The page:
The secrets of spider silk

February 7, 2013 by Angela Herring
The secrets of spider silk
Spider silk has evolved over mil­lennia to be ide­ally suited as the struc­tural mate­rial in webs. Credit: Thinkstock

Each time a spider draws silk from its spin­neret to create a new web, it also draws on more than 400 mil­lion years of evo­lu­tion. Spi­ders have evolved to pro­duce a library of silks, each using a dif­ferent com­bi­na­tion of amino acids to address a par­tic­ular func­tional need. Some silks are sticky, making them per­fect for catching prey. Others are soft and duc­tile, good for mothers to use in cre­ating nests for their off­spring. Most are pro­por­tion­ally stronger than steel and even tougher than Kevlar.

"There has to be some­thing about the mate­rial com­po­si­tion of silk that ide­ally suits it to make web-​​like struc­tures," said Steve Cran­ford, a newly appointed assis­tant pro­fessor of civil and envi­ron­mental engi­neering.

As a grad­uate stu­dent at MIT, Cran­ford studied spider silks and other bio­ma­te­rials under the tute­lage of Markus Buehler. "We didn't want to just figure out how works, what we wanted to do was learn from spider silk and apply it else­where," said Cranford.

By better under­standing the way nature uses mate­rials to build robust struc­tures, Cran­ford and his col­leagues hope to create their own stronger syn­thetic mate­rials and struc­tures. Cran­ford, who has a back­ground in struc­tural engi­neering, noted that this is a com­pletely dif­ferent approach from tra­di­tional struc­tural engi­neering, in which mate­rials such as con­crete and steel are chosen based on our expe­ri­ence with them, not their suit­ability for the system.

The fruits of their labor have cul­mi­nated in the estab­lish­ment of an entirely new field of research, which Cran­ford, Buehler, and col­leagues from the Uni­ver­sity of Twente in the Nether­lands have dubbed "mate­ri­omics." Just as genomics refers to the entire genome as a col­lec­tive whole greater than the sum of its parts, mate­ri­omics con­siders all the parts in a struc­ture as a single entity with emer­gent properties.

For instance, bone is typ­i­cally con­sid­ered a com­posite mate­rial, a com­bi­na­tion of both min­eral and pro­tein, but if you sep­a­rate the two, it's no longer bone, Cran­ford explained. Steel, con­crete, and a rein­forced beam are all exam­ples of other com­posite mate­rials, each con­tributing to a greater struc­tural whole. "So couldn't you just con­sider an entire building as a mate­rial?" Cran­ford asked. "What do you con­sider the mate­rial and what do you con­sider the struc­ture? You can't sep­a­rate the two."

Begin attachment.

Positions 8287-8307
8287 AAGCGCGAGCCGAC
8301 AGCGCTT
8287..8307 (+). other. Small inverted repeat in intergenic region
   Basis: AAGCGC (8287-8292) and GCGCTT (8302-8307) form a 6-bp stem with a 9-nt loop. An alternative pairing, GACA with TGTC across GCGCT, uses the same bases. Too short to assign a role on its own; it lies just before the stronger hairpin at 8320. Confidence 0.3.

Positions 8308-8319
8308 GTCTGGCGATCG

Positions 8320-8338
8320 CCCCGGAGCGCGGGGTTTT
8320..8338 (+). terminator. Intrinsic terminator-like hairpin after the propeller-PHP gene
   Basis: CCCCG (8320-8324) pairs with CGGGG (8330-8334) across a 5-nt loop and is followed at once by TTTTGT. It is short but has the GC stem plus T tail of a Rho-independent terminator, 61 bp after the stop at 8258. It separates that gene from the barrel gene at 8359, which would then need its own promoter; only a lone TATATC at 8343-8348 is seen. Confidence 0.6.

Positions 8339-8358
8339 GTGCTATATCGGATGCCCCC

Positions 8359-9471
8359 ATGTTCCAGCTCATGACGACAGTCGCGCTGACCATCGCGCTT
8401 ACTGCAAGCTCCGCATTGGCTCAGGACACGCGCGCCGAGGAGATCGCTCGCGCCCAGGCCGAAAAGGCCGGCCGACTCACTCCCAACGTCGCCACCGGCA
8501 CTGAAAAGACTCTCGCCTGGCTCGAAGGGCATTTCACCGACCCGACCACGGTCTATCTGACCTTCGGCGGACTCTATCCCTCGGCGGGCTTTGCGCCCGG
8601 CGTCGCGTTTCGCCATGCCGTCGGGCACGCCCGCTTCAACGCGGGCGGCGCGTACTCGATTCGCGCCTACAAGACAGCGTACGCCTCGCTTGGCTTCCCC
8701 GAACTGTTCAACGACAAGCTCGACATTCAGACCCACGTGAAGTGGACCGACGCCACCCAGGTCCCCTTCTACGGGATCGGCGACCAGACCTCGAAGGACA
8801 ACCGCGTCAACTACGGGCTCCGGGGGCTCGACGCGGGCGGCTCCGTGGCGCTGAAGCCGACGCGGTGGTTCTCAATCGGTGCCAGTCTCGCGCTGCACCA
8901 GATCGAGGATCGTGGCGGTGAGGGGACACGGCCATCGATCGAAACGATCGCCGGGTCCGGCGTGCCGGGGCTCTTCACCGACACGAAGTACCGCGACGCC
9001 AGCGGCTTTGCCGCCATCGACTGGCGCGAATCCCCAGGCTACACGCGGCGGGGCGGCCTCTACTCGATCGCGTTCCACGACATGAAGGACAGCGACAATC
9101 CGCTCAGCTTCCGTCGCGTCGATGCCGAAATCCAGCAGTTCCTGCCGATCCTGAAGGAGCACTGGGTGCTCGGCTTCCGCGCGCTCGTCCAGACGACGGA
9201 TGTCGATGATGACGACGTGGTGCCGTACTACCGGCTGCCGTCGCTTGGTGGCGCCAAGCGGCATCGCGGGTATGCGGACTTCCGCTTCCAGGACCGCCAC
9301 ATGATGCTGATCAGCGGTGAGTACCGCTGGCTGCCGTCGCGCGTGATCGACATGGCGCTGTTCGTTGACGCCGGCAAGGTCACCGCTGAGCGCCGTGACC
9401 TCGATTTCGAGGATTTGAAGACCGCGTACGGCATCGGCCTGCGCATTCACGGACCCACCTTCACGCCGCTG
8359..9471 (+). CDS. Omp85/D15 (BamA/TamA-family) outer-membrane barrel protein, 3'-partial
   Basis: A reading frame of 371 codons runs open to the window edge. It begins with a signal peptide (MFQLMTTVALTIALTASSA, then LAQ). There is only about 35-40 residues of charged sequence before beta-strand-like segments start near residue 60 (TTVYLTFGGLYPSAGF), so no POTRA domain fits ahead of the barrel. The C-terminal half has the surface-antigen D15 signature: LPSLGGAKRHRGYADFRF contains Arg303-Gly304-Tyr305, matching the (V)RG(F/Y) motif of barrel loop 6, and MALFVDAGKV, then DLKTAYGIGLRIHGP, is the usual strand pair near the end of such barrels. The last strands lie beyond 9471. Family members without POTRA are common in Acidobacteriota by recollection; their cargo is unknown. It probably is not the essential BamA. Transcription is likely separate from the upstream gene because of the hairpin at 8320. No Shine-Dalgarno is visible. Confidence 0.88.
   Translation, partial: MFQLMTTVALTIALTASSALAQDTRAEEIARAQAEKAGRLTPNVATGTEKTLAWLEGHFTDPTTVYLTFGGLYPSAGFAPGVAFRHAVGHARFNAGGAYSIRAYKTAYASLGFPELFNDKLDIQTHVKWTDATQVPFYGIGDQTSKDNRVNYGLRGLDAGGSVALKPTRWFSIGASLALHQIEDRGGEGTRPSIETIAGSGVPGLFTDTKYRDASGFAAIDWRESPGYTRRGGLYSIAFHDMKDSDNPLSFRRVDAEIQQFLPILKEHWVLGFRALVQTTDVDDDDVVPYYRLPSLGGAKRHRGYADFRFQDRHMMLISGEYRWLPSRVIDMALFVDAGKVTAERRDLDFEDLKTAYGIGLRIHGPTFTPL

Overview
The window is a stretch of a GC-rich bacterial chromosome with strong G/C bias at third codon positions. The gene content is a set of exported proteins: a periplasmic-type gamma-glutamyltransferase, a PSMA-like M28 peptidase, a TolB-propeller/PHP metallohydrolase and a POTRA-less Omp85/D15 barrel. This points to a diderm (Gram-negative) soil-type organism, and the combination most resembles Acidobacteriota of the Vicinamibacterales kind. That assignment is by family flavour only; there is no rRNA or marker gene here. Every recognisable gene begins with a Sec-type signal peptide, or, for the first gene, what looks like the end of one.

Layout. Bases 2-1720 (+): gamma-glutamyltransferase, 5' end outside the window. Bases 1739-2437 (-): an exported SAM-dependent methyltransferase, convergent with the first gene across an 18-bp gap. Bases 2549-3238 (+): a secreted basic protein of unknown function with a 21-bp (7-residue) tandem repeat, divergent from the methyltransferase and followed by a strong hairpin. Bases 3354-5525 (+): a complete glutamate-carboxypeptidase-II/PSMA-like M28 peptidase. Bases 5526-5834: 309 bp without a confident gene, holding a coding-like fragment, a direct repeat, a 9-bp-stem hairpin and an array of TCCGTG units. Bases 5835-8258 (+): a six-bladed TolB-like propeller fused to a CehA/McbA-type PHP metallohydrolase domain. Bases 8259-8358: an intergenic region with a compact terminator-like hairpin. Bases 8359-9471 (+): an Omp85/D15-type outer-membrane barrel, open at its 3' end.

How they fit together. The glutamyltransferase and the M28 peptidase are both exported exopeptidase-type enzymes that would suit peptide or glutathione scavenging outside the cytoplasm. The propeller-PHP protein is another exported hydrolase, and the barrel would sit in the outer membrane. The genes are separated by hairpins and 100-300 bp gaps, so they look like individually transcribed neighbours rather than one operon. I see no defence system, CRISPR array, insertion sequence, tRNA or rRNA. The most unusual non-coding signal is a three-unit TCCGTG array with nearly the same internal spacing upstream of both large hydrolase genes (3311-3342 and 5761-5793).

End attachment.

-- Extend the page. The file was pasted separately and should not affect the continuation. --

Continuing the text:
Ear­lier in his career Cran­ford studied seismic design and building failure. But seeking to make an impact in the bio­log­ical sci­ences, he ulti­mately came to view mol­e­cules as tiny struc­tures, sus­cep­tible to the same forces that impact build­ings and bridges. "At a small enough scale, atoms and bonds are just little struc­tures," he said, "From the right per­spec­tive, every­thing starts to look like a beam."

Pro­teins like spider silk have inspired bio­mimetic research pro­grams seeking to develop every­thing from a better heart stent to a lighter bul­let­proof vest. But the dif­fer­ence between nat­ural mol­e­cules and syn­thetic struc­tures is that the former are the result of eons of evo­lu­tionary fine-​​tuning. Bil­lions of trial and error exper­i­ments ensure that the spe­cific sequence of in struc­tural web silk is ide­ally suited for its pur­pose. The key for engi­neers lies in under­standing how the mate­rial can con­tribute and enhance per­for­mance, rather than in choosing mate­rials that meet arbi­trary struc­tural requirements.

When designing syn­thetic mate­rials for use in bio­log­ical set­tings, say Cran­ford and his col­leagues, researchers should con­sider struc­ture and func­tion as two sides of the same coin. Steve Cran­ford, an assis­tant pro­fessor of civil and envi­ron­mental engi­neering, studies spider silk and other nat­ural mate­rials for insight into designing more robust syn­thetic structures.

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